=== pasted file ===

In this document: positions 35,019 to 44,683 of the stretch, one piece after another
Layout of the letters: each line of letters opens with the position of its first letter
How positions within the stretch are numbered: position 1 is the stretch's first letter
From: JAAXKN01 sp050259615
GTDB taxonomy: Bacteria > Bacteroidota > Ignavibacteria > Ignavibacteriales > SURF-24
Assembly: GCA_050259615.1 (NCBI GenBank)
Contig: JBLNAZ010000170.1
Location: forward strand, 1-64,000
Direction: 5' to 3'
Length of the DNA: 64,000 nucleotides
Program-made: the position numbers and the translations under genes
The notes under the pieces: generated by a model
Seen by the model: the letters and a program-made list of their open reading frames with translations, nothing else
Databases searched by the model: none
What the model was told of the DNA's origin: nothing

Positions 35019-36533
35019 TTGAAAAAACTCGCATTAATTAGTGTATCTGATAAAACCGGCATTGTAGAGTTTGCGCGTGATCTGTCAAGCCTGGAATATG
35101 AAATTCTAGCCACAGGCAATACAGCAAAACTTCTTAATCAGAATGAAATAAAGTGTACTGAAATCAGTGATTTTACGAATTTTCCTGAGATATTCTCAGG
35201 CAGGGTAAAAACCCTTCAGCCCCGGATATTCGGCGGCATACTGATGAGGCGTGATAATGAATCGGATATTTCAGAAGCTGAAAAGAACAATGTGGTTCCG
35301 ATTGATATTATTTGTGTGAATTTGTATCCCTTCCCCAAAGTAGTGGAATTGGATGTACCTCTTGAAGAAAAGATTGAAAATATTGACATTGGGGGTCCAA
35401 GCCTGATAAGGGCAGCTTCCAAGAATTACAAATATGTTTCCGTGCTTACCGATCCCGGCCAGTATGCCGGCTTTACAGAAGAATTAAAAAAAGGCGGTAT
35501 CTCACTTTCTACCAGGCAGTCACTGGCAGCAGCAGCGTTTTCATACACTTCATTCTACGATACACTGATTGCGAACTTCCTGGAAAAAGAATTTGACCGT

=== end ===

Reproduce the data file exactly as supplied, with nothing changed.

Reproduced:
In this document: positions 35,019 to 44,683 of the stretch, one piece after another
Layout of the letters: each line of letters opens with the position of its first letter
How positions within the stretch are numbered: position 1 is the stretch's first letter
From: JAAXKN01 sp050259615
GTDB taxonomy: Bacteria > Bacteroidota > Ignavibacteria > Ignavibacteriales > SURF-24
Assembly: GCA_050259615.1 (NCBI GenBank)
Contig: JBLNAZ010000170.1
Location: forward strand, 1-64,000
Direction: 5' to 3'
Length of the DNA: 64,000 nucleotides
Program-made: the position numbers and the translations under genes
The notes under the pieces: generated by a model
Seen by the model: the letters and a program-made list of their open reading frames with translations, nothing else
Databases searched by the model: none
What the model was told of the DNA's origin: nothing

Positions 35019-36533
35019 TTGAAAAAACTCGCATTAATTAGTGTATCTGATAAAACCGGCATTGTAGAGTTTGCGCGTGATCTGTCAAGCCTGGAATATG
35101 AAATTCTAGCCACAGGCAATACAGCAAAACTTCTTAATCAGAATGAAATAAAGTGTACTGAAATCAGTGATTTTACGAATTTTCCTGAGATATTCTCAGG
35201 CAGGGTAAAAACCCTTCAGCCCCGGATATTCGGCGGCATACTGATGAGGCGTGATAATGAATCGGATATTTCAGAAGCTGAAAAGAACAATGTGGTTCCG
35301 ATTGATATTATTTGTGTGAATTTGTATCCCTTCCCCAAAGTAGTGGAATTGGATGTACCTCTTGAAGAAAAGATTGAAAATATTGACATTGGGGGTCCAA
35401 GCCTGATAAGGGCAGCTTCCAAGAATTACAAATATGTTTCCGTGCTTACCGATCCCGGCCAGTATGCCGGCTTTACAGAAGAATTAAAAAAAGGCGGTAT
35501 CTCACTTTCTACCAGGCAGTCACTGGCAGCAGCAGCGTTTTCATACACTTCATTCTACGATACACTGATTGCGAACTTCCTGGAAAAAGAATTTGACCGT